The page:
After staining, the cells were rinsed once with 20 mM phosphate buffer, and once with ice-cold methanol, then re-hydrated and mounted in Vectashield. Cells were imaged using a Nikon Eclipse 90i microscope and NIS-Elements software from Nikon. Each cover slip was divided into quadrants and the number of cells (total and positive for staining) were counted manually. Cells positive for staining were expressed as percentage of total cells. Standard deviation was calculated by Student’s t-test.
Measurement of MMA
Tissue content of MMA was determined by liquid chromatography combined with tandem mass spectrometry (HPLC-MS/MS) using a method modified from previous publications (Kushnir et al., 2001; Schmedes and Brandslund, 2006). Briefly, 500 μl of tissue extract was mixed with 90 μl of concentrated phosphoric acid and then extracted with 3 ml of tert-butylmethyl ether (MTBE). Next, the dried supernatant was derivatized with butanolic HCl at 65°C for 20 minutes. The analysis was performed on a Waters 2695 Alliance HPLC system connected to a Micromass Quattro Micro tandem mass spectrometer. The column (Waters Symmetry C8, 3.5 μm, 2.1×100 mm) was eluted isocratically with 85% methanol containing 5 mM ammonium formate. Positive ion mode was used. The multiple-reaction monitoring selected for MMA and d3-MMA were m/z 231>119 and 234>122, respectively. Nebuliser gas flow was set to 20 l/hour and desolvation gas 580 l/hour. Cone voltage was 35 V, capillary 3800 V and collision 10 V. The amount of MMA was normalized to the protein content of the tissue extract.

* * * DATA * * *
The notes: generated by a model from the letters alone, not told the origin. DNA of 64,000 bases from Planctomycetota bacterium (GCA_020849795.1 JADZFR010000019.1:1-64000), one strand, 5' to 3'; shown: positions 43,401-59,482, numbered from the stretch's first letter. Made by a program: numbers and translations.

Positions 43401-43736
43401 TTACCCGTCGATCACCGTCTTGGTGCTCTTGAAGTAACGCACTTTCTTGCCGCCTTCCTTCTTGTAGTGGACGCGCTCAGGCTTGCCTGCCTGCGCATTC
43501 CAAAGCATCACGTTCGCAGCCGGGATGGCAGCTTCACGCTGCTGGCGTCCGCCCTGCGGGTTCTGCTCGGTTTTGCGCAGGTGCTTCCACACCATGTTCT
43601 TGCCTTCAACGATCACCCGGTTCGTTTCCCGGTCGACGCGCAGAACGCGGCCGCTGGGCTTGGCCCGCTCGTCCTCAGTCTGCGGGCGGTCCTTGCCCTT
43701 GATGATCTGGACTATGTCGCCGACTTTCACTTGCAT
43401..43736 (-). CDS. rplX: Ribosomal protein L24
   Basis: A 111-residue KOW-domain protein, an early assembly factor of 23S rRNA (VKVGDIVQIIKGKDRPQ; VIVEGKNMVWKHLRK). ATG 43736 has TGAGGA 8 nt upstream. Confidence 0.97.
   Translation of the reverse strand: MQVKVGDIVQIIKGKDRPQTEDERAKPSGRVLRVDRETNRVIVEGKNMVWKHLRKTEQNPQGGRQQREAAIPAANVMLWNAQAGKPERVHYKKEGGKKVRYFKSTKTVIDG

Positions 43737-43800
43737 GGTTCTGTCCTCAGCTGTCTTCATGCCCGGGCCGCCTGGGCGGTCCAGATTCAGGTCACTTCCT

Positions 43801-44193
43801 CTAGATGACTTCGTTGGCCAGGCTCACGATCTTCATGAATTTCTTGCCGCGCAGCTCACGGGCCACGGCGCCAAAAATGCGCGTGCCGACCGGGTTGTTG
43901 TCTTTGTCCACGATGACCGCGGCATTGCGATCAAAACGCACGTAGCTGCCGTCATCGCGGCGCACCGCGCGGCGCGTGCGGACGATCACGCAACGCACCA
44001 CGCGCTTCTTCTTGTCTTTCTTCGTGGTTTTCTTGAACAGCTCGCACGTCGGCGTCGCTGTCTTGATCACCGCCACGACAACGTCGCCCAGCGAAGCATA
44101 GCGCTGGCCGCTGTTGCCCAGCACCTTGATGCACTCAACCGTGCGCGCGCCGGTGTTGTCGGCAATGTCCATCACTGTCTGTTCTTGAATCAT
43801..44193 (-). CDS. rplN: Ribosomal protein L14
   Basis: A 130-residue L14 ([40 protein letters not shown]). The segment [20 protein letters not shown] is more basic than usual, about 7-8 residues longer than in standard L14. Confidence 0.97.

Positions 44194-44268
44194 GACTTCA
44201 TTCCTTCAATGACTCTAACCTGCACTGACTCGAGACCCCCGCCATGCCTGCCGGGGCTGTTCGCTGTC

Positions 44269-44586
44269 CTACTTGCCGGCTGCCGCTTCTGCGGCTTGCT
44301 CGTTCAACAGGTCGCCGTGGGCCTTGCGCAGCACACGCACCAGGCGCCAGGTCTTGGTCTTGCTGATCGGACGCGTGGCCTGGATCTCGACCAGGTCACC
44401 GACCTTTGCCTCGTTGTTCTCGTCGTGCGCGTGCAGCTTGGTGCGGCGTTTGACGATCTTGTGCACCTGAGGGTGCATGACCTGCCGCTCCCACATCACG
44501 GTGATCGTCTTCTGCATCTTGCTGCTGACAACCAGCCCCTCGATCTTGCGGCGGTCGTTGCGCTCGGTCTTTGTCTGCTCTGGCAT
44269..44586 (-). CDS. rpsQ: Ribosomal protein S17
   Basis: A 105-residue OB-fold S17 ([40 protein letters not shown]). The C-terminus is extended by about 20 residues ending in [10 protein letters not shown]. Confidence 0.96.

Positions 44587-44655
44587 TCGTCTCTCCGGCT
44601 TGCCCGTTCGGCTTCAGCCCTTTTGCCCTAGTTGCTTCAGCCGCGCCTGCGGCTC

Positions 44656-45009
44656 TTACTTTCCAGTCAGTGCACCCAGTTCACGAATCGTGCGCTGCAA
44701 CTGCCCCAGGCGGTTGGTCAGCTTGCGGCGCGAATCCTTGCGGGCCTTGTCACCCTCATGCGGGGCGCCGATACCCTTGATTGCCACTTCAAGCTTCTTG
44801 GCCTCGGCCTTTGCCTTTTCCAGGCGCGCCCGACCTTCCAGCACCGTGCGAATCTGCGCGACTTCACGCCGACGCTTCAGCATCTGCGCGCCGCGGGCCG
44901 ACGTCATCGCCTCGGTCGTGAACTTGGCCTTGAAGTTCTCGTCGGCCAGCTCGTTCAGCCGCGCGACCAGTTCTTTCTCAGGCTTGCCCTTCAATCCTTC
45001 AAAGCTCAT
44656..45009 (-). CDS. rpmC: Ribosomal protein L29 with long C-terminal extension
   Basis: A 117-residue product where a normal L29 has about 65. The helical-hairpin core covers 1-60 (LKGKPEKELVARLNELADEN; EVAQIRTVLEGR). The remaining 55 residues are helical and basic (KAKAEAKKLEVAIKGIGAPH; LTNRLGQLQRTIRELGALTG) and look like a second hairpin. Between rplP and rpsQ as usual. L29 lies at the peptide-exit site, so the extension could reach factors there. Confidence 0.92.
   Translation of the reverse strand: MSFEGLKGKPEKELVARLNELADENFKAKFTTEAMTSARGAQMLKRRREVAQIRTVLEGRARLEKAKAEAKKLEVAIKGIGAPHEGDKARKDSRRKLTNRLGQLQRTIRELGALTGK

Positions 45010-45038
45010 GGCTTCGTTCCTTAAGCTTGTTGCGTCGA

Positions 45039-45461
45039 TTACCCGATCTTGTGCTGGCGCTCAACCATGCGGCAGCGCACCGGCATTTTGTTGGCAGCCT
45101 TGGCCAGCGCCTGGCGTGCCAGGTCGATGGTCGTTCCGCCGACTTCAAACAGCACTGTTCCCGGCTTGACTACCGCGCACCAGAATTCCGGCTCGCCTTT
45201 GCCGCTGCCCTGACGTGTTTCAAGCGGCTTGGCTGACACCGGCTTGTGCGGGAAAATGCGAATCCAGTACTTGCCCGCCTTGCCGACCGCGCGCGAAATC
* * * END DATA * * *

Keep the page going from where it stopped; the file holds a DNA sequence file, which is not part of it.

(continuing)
The authors wish to thank Philippe Soriano for providing the ROSAβgeo gene trap construct and GP+E86 retroviral packaging cell line, in addition to Thomas Westbrook for providing the pINDUCER expression vector. The authors also wish to acknowledge Baylor College of Medicine Genetically Engineered Mouse Core, Cytometry and Cell Sorting Core (with the expert technical assistance of Joel M. Sederstrom) and Analyte Center for technical assistance.
T.D., C.S., W.J.C. and B.H.G. designed research; T.D., C.S., M.G., K.W.E. and B.H.G. performed research; T.D., C.S., W.J.C. and B.H.G. analyzed data; and T.D. and B.H.G. wrote the paper.
This work was supported in part by the National Institutes of Health [grant numbers R03 AR052112 to B.H.G., R21 HL084239 to W.J.C. and R01 GM098387 to B.H.G.]. This work was also supported in part by March of Dimes [grant numbers 5-FY05-96 to B.H.G. and 1-FY07-507 to B.H.G.]. The project described was also supported by the Eunice Kennedy Shriver National Institute of Child Health & Human Development [award number P30HD024064]. This project was also supported by the Cytometry and Cell Sorting Core at Baylor College of Medicine with funding from the National Institute of Health [grant numbers AI036211, CA125123 and RR024574].
The authors declare no competing financial interests.